Caroline spent her childhood struggling to hear the teachers at school and later on, straining to hear colleagues and friends when they were in pubs, restaurants or clubs.

“You’d miss sounds like the door bell going, the phone ringing or simple things like beeping noises. You don’t hear cars on the road and have to really look so you don’t get run over. ”  People say “did you hear that?”“no”. You become a nodding dog hoping that at some point you’ll pick up the gist of the conversation and understand what everyone is talking about,” says Caroline.

“My partner said I would shout out randomly “he said what?” or “did they?” It’s clearly a subconscious thing as I always mishear what people say and I try and pick up the conversation with random questions. He’ll reply “I was talking about how I need to do more exercise “or” what time we need to leave.” Nothing to do with he or they,” she continued.

After a strong cold, Miss Gooder asked her doctor for another hearing test as she hadn’t had one for ten years. The GP was reluctant to recommend a hearing test only because Caroline had been told before she can’t be helped..

She was eventually referred to the NHS, however, she did not experience any significant benefit. She was fitted with an NHS aid. “I lasted about a week with it and threw it in the kitchen drawer.”

Caroline was then referred to Cubex by a friend. “I told him about my experiences and he said I had to visit Cubex they had really helped him and his father.”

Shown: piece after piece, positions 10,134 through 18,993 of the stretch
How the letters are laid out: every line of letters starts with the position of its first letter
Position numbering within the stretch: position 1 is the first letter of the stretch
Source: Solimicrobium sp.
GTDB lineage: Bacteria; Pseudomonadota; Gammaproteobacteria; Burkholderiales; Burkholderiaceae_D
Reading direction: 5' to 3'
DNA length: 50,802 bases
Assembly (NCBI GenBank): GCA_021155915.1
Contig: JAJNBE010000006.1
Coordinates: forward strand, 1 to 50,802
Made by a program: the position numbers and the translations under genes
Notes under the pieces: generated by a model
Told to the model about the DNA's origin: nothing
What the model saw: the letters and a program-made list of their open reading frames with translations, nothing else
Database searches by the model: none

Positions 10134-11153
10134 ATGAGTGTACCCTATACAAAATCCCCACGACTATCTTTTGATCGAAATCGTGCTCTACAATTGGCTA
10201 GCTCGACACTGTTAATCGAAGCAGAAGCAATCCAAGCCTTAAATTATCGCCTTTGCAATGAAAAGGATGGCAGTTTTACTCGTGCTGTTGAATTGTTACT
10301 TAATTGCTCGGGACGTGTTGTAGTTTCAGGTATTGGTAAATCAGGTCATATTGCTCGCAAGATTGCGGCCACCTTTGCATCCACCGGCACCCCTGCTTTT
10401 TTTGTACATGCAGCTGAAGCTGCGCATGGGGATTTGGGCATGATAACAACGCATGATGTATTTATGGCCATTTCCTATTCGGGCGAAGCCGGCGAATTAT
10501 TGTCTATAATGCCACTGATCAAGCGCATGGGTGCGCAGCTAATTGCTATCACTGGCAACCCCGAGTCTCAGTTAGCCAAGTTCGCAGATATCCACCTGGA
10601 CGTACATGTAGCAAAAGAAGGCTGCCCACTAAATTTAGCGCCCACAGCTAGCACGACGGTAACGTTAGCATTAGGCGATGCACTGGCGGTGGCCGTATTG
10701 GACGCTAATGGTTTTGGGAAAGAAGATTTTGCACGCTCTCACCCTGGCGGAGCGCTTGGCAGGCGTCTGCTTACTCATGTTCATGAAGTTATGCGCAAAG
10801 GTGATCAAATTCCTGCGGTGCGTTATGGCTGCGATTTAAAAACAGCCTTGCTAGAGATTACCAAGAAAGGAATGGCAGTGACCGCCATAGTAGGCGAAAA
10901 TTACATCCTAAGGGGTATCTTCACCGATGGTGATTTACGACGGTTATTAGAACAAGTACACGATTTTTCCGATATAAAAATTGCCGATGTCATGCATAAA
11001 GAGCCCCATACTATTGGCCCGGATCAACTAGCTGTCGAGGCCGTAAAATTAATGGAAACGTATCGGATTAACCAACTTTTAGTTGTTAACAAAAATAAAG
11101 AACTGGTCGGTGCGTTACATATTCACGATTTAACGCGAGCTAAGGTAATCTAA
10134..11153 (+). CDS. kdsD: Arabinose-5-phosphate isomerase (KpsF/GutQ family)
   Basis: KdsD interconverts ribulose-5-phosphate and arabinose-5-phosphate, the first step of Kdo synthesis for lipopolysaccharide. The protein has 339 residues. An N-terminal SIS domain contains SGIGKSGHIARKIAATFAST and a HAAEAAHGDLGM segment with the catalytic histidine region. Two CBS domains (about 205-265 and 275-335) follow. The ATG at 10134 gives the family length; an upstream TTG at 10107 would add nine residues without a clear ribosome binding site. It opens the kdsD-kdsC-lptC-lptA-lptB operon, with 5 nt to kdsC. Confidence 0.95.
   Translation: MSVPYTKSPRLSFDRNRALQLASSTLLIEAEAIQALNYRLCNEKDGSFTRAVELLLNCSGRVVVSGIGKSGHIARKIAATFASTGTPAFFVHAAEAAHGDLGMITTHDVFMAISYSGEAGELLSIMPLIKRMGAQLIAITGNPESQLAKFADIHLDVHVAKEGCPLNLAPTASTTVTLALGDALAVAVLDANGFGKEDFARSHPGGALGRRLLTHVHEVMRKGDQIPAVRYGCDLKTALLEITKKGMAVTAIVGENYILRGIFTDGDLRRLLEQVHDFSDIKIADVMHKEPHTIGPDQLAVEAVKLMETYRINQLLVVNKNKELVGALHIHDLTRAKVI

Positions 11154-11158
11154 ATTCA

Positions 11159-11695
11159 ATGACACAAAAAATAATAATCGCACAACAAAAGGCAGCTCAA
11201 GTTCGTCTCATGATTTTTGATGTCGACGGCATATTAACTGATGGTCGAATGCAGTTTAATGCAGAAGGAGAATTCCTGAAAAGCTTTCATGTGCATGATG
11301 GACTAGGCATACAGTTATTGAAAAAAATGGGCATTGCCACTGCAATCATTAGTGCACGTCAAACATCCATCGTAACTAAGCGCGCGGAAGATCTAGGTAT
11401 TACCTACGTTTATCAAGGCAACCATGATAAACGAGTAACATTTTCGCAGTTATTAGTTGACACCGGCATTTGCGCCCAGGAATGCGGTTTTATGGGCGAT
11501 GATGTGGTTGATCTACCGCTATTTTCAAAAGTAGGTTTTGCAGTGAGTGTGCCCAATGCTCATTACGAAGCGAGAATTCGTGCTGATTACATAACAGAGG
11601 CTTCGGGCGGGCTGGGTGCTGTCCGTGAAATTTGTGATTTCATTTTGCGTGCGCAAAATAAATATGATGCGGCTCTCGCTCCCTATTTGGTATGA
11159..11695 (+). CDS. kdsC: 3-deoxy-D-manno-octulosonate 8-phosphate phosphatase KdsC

Having had such negative experiences, her first appointment at Cubex was quite an emotional one. “I’d gone there expecting nothing and came out assured that they could help me improve my hearing. First thing I would say about Cubex is how you are made to feel so welcome and at ease.

“Since birth, I have been living my life without help and to start now was a big step. Adam spent a lot of time with me. He did a series of tests. He used a simulator to mimic my hearing loss and my partner was amazed that I couldn’t hear the percussion. He developed a personal hearing care plan based on my lifestyle.”

That first week was a revelation; I was picking up so much more, hearing so many things, my brain had to work overtime. It was amazing! As we left Cavendish Street, Mum and I walked along Oxford Street and I could hear people chattering at the side; I could hear more road noises, I walked purposely on my mother’s right and I could hear her speaking. It felt like everything was new, friends have said that I no longer strain forward to hear them, my brother said I looked more relaxed and my boyfriend says he’s relieved he doesn’t have to repeat himself.

“I started to learn French, it’s something I have always wanted to do but have struggled with as I’ve not been able to hear the nuances in the words and sentences. I can drive the car without my passenger fearing for their life and chat to them keeping my eyes on the road! I now enjoy my life to the full!”

Next page: when is the right time for a hearing check?